I was already astraddle before realizing the basket was somehow back in place and the tires had been reinflated. Now how did that happen? Are there bicycle fairies flitting about?

Glancing down, I had to smile at the black duct tape winding round and round the handlebars securing the basket in place until you-kn0w-where freezes over. Awww... my eyes teared up.

Apparently my husband Chuck had witnessed my Lance Armstrong fiasco through his office window and without saying a word, had gathered up my shattered Humpty Dumpty and painstakingly put all the pieces together again.

Now that's true love with a sticky back.

Tuesday, May 4, 2010

Repelling the Dagger

I had just finished my little speech at the women's banquet and was trying to catch my breath before manning the book table at the back of the room. A well-dressed lady whose lips were smiling but her eyes were not approached me, gushed a bit about how much she'd enjoyed the presentation, and then grabbed my arm like you would an old friend.

"Oh, Debbie," she said in an everybody-listen-to-me-now voice, "I thought what you said about losing 40-lbs was amazing. What do you plan to do to make the skin shrink back up?"


There's always one in every crowd. Someone who just can't find it within themselves to encourage rather than discourage. Someone who thinks their candle will shine brighter by blowing out yours.

I hope graciousness isn't becoming a relic. I value good manners and sincerely hope that a genteel countenance isn't just a cultural trait. Having been raised in the South, I have wonderful memories of two lovely white-haired ladies in floral dresses sipping mint iced tea while gracing me with their undivided attention in a room full of adults. A true gift when one feels invisible and unworthy. They were blessed with the talent of making a person feel good about herself - even a shy, chubby ten-year-old with nothing much yet to offer.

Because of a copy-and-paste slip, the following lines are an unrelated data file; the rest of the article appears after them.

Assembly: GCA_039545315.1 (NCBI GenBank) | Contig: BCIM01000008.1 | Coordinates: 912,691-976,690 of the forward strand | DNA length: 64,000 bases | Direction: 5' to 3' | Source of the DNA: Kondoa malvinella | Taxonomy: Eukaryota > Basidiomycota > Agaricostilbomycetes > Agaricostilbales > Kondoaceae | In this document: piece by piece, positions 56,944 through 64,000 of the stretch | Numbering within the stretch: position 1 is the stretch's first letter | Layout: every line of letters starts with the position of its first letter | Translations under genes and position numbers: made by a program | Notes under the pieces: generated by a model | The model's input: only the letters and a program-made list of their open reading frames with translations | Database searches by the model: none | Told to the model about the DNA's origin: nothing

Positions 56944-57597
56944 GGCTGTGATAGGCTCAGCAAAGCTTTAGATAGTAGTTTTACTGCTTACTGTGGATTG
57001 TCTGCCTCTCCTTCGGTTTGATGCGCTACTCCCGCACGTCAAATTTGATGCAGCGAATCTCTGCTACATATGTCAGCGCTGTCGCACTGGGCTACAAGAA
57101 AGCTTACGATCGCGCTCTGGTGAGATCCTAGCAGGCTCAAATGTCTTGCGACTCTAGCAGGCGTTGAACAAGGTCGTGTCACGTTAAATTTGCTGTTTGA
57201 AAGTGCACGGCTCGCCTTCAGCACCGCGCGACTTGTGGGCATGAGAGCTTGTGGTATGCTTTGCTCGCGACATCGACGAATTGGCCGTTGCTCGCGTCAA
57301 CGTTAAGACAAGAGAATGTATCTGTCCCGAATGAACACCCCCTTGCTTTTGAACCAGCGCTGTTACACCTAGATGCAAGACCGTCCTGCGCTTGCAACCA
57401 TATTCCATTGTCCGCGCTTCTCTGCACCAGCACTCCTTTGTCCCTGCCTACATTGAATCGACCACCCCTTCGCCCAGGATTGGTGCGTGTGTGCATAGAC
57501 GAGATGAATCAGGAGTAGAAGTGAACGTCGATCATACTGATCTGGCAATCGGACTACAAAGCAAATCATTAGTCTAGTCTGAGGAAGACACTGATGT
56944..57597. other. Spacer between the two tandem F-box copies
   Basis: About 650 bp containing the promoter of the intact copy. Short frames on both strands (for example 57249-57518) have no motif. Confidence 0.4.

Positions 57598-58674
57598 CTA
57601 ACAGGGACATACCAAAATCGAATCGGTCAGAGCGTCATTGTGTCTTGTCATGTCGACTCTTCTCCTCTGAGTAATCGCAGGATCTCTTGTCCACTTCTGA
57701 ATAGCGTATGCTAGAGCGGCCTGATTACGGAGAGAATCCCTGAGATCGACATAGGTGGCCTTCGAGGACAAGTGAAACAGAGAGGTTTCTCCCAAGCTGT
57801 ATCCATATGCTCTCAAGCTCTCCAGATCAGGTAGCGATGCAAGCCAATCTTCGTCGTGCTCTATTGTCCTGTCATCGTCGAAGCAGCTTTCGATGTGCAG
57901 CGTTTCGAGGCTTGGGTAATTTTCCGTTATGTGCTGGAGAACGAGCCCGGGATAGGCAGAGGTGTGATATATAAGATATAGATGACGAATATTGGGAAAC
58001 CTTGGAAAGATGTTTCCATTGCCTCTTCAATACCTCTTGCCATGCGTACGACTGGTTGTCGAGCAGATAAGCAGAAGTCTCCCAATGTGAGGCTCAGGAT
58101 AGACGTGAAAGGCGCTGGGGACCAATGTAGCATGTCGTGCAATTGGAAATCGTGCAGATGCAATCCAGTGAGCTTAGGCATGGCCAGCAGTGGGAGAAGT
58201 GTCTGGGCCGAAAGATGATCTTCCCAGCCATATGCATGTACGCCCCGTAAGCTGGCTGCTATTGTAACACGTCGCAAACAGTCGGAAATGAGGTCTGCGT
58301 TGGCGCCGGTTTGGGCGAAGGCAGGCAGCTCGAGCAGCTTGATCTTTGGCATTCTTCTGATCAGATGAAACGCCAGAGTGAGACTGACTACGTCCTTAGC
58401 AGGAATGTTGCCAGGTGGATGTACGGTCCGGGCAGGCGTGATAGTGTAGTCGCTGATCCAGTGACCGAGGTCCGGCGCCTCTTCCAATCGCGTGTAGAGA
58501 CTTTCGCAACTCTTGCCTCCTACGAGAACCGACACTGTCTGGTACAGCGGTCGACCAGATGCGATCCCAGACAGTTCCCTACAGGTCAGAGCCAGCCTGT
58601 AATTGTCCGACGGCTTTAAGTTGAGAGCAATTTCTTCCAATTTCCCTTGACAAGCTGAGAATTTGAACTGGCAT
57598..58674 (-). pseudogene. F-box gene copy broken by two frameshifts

Since I've circulated more among strangers as a speaker during the last two years, I've been insulted intentionally and unintentionally many times. Thankfully, early on I learned the value of Proverbs 10:19: "Where there are many words, transgression is unavoidable, but he who restrains his lips is wise."

A simple smile in response goes a long way toward learning not to take yourself so seriously. It really doesn't hurt a bit and nobody's the better when bitterness is exchanged. Surprisingly enough, I've actually made inroads into lasting friendships when a foot-in-mouth comment or two were overlooked.

So next time someone decides to point out that I'm a human river of wrinkles, I think I'll throw my arms up in the air and let my underarm Dumbo flaps speak for themselves.